April 21, 2009
Law student survey finds improved marketability for universal design homes
A recent survey of Dubuque residents by University of Iowa law students suggests that affordable housing units are more competitive in the marketplace if built to meet universal design specifications.
The students, from the University of Iowa College of Law's legal clinic, polled residents of the 36-unit Washington Court complex in Dubuque last fall. The clinic has been involved in Washington Court since 2005, when they started working with the City of Dubuque and Gronen Restoration, Inc., to offer technical support and consultant services to the rehabilitation and adaptive reuse of what had been an empty, century-old casket factory.
Leonard Sandler, clinical professor of law in the College of Law who oversaw the student project, said Washington Court is one of many community-based initiatives the clinic has designed and implemented to increase mainstream housing opportunities for persons with disabilities.
But Sandler said developers often balk at the use of universal design (UD) features because they fear the expense will be too great for a minimal return. UD features include such items as lower cabinets, counters, light switches and door handles; large, open rooms and hallways; roll-in showers; and grab bars.
"When universal design is mentioned, people often ask whether it makes sense for them personally or for their business," Sandler said. "They wonder what the term means and if universal design homes will have visual and market appeal, cost more to build or remodel, increase in value or enhance safety, comfort and convenience.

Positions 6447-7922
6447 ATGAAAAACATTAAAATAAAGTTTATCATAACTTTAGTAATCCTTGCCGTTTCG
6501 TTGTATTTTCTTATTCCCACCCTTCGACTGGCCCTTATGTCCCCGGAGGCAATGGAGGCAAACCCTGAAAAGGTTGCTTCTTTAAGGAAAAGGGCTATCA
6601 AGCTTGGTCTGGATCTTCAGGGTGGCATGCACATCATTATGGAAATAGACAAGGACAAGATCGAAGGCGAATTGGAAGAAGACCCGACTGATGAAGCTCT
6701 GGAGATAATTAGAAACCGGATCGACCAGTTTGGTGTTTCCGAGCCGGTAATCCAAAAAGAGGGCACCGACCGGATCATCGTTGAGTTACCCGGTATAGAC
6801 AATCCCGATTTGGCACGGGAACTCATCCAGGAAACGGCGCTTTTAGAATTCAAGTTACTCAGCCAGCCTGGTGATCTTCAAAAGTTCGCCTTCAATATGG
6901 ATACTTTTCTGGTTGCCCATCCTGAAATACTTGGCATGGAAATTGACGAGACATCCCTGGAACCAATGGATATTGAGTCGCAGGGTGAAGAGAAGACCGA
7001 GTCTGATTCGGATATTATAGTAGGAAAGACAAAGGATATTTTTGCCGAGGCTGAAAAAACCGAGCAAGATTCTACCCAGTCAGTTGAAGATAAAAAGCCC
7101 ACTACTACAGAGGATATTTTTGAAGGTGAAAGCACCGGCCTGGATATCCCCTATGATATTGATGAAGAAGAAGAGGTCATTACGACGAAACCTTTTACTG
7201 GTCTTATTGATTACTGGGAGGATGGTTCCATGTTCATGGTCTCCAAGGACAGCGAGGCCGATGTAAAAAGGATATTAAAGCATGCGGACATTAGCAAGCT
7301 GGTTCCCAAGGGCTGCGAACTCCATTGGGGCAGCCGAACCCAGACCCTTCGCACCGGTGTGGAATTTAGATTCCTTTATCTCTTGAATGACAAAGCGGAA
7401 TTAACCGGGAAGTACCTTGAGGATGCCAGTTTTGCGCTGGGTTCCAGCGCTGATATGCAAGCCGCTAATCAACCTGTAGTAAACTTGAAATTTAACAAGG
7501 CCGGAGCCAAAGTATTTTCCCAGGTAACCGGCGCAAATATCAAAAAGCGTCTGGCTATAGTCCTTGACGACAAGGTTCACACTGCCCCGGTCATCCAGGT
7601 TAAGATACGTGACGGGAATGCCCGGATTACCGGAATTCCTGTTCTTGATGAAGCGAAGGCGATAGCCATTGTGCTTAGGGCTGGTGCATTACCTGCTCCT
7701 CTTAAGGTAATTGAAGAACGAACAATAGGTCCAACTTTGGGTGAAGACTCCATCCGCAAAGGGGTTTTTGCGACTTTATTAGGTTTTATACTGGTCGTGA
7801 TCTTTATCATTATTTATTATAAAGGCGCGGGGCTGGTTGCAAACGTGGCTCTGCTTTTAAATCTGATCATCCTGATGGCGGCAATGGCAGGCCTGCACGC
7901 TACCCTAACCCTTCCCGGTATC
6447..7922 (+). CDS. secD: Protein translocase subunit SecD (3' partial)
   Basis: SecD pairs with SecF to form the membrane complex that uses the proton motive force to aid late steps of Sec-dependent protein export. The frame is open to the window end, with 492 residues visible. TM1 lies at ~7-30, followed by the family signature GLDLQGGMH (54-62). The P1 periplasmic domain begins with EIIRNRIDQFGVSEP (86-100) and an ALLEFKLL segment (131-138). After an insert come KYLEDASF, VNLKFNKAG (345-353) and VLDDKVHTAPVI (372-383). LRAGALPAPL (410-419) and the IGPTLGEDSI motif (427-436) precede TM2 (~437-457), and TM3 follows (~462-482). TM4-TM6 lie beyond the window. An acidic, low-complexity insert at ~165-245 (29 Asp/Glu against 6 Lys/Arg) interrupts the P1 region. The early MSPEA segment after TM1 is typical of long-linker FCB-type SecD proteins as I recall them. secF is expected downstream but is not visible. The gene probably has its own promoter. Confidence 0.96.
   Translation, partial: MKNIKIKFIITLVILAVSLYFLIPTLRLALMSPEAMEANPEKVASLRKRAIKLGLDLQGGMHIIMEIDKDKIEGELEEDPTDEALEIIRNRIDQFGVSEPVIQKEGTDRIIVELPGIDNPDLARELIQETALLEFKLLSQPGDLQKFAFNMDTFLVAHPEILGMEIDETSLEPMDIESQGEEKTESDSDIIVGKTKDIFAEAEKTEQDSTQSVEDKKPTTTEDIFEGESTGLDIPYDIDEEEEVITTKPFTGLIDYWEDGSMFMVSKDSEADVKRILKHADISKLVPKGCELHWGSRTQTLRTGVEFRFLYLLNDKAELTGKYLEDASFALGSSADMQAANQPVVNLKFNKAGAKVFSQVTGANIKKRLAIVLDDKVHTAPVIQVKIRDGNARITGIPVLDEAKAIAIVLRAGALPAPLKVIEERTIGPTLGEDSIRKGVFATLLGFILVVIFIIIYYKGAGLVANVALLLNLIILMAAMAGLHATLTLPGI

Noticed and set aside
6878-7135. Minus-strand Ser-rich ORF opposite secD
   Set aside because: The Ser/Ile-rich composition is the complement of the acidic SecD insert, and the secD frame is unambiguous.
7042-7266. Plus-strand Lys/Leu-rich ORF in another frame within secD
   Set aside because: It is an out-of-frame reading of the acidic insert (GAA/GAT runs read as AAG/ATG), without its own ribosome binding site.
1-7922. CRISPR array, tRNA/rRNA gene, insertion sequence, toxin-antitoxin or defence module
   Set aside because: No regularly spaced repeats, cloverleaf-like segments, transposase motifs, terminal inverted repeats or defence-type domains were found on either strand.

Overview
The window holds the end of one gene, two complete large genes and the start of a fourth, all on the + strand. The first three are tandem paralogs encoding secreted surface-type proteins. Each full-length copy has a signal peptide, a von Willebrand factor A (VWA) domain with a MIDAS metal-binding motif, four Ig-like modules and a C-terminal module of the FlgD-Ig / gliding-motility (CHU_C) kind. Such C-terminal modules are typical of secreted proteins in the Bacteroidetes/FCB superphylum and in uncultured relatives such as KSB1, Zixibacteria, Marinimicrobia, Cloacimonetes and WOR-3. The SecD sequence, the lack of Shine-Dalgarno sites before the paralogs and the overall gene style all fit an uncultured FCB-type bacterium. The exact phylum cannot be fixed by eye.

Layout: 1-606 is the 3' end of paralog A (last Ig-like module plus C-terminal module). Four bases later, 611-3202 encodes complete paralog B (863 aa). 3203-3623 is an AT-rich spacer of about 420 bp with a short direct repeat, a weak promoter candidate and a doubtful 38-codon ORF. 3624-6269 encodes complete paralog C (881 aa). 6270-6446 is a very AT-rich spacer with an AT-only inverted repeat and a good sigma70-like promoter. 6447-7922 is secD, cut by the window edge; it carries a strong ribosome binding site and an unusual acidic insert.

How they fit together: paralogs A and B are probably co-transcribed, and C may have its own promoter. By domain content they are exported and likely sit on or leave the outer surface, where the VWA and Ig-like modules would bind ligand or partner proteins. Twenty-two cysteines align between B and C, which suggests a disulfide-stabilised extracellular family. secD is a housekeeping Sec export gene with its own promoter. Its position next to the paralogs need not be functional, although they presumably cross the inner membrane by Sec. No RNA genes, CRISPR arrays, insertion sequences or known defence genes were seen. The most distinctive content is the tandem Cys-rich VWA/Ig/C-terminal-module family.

"We developed this project and research study to answer some of these questions and find out if residents are aware of, use, or benefit from universal design and accessibility features," he said.
The survey suggests that, in fact, incorporating UD features makes the units more marketable and competitive in the affordable housing rental market. Half of the 22 respondents in the survey said they receive a benefit from the UD features built into the Washington Court rooms and moved into the complex in part because of those features.
While about half the respondents were apathetic toward UD features and were drawn mostly to Washington Court's newness, Sandler said the survey suggests a sizeable portion of the market is looking specifically for housing equipped with -- and will pay a premium for -- UD features.
"Washington Court will maintain its competitive advantage over Section 8 and other housing even as the building ages because it will continue to attract residents who value UD features even when the building is no longer new," Sandler said.
Sandler said developers can incorporate some elements of UD into their housing that even those renters who aren't interested in UD features appreciate, thus increasing the value of the property. Those include such features as security cameras at entrances, easy-open windows, energy efficient appliances and roomy kitchens.
He said other UD features that can be discretely added to improve marketability include electrical outlets and cable jacks mounted higher than usual; stove/oven ranges with switches on the front of the appliance instead of the back; and front-loading washers and dryers.
The report, "The Washington Court Housing Survey: A Study of Accessibility and Universal Design in Affordable Housing," will be presented this week at a housing roundtable in Perry. The entire survey is available online at http://www.uiowa.edu/~clinic/A.%20Washington%20Court%20Housing%20Survey/.
STORY SOURCE: University of Iowa News Service, 300 Plaza Centre One, Iowa City, Iowa 52242-2500
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